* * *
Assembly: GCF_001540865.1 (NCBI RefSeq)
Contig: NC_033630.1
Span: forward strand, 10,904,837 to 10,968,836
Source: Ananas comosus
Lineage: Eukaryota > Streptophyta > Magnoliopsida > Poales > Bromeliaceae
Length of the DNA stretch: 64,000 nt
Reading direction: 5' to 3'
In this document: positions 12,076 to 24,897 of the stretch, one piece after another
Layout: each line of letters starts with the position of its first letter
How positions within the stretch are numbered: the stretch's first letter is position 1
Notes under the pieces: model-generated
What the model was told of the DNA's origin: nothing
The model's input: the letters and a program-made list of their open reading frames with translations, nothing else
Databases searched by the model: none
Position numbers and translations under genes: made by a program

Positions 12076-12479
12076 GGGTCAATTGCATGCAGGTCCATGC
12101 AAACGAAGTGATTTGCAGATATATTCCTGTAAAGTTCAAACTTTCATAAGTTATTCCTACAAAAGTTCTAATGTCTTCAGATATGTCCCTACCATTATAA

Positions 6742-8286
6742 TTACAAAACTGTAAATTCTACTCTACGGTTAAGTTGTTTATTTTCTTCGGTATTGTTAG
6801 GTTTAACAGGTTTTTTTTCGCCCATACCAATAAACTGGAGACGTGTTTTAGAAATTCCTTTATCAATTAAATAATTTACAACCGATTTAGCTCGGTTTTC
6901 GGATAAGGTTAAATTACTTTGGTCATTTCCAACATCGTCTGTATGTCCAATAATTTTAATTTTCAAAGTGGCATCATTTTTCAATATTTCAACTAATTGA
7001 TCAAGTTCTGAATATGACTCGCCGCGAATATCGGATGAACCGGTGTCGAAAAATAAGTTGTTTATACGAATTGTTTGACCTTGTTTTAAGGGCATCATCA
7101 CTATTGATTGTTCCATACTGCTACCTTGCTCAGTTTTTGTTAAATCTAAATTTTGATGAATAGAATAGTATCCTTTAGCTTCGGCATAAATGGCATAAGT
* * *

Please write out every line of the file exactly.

Assembly: GCF_001540865.1 (NCBI RefSeq)
Contig: NC_033630.1
Span: forward strand, 10,904,837 to 10,968,836
Source: Ananas comosus
Lineage: Eukaryota > Streptophyta > Magnoliopsida > Poales > Bromeliaceae
Length of the DNA stretch: 64,000 nt
Reading direction: 5' to 3'
In this document: positions 12,076 to 24,897 of the stretch, one piece after another
Layout: each line of letters starts with the position of its first letter
How positions within the stretch are numbered: the stretch's first letter is position 1
Notes under the pieces: model-generated
What the model was told of the DNA's origin: nothing
The model's input: the letters and a program-made list of their open reading frames with translations, nothing else
Databases searched by the model: none
Position numbers and translations under genes: made by a program

Positions 12076-12479
12076 GGGTCAATTGCATGCAGGTCCATGC
12101 AAACGAAGTGATTTGCAGATATATTCCTGTAAAGTTCAAACTTTCATAAGTTATTCCTACAAAAGTTCTAATGTCTTCAGATATGTCCCTACCATTATAA

Positions 6742-8286
6742 TTACAAAACTGTAAATTCTACTCTACGGTTAAGTTGTTTATTTTCTTCGGTATTGTTAG
6801 GTTTAACAGGTTTTTTTTCGCCCATACCAATAAACTGGAGACGTGTTTTAGAAATTCCTTTATCAATTAAATAATTTACAACCGATTTAGCTCGGTTTTC
6901 GGATAAGGTTAAATTACTTTGGTCATTTCCAACATCGTCTGTATGTCCAATAATTTTAATTTTCAAAGTGGCATCATTTTTCAATATTTCAACTAATTGA
7001 TCAAGTTCTGAATATGACTCGCCGCGAATATCGGATGAACCGGTGTCGAAAAATAAGTTGTTTATACGAATTGTTTGACCTTGTTTTAAGGGCATCATCA
7101 CTATTGATTGTTCCATACTGCTACCTTGCTCAGTTTTTGTTAAATCTAAATTTTGATGAATAGAATAGTATCCTTTAGCTTCGGCATAAATGGCATAAGT